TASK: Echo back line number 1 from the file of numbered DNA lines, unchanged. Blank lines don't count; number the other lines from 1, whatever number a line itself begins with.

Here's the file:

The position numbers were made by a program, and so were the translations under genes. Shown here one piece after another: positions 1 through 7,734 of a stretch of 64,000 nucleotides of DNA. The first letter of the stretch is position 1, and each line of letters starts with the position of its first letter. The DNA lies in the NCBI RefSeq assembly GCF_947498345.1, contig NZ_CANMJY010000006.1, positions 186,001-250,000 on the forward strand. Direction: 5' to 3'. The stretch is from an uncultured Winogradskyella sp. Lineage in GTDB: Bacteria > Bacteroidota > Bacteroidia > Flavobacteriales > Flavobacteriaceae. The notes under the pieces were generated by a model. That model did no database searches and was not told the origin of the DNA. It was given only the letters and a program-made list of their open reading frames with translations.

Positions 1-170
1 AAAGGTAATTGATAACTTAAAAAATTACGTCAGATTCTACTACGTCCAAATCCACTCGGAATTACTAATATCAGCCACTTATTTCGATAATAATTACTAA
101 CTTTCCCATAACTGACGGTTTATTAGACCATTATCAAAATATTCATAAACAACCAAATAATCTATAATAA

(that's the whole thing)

The position numbers were made by a program, and so were the translations under genes. Shown here one piece after another: positions 1 through 7,734 of a stretch of 64,000 nucleotides of DNA. The first letter of the stretch is position 1, and each line of letters starts with the position of its first letter. The DNA lies in the NCBI RefSeq assembly GCF_947498345.1, contig NZ_CANMJY010000006.1, positions 186,001-250,000 on the forward strand. Direction: 5' to 3'. The stretch is from an uncultured Winogradskyella sp. Lineage in GTDB: Bacteria > Bacteroidota > Bacteroidia > Flavobacteriales > Flavobacteriaceae. The notes under the pieces were generated by a model. That model did no database searches and was not told the origin of the DNA. It was given only the letters and a program-made list of their open reading frames with translations.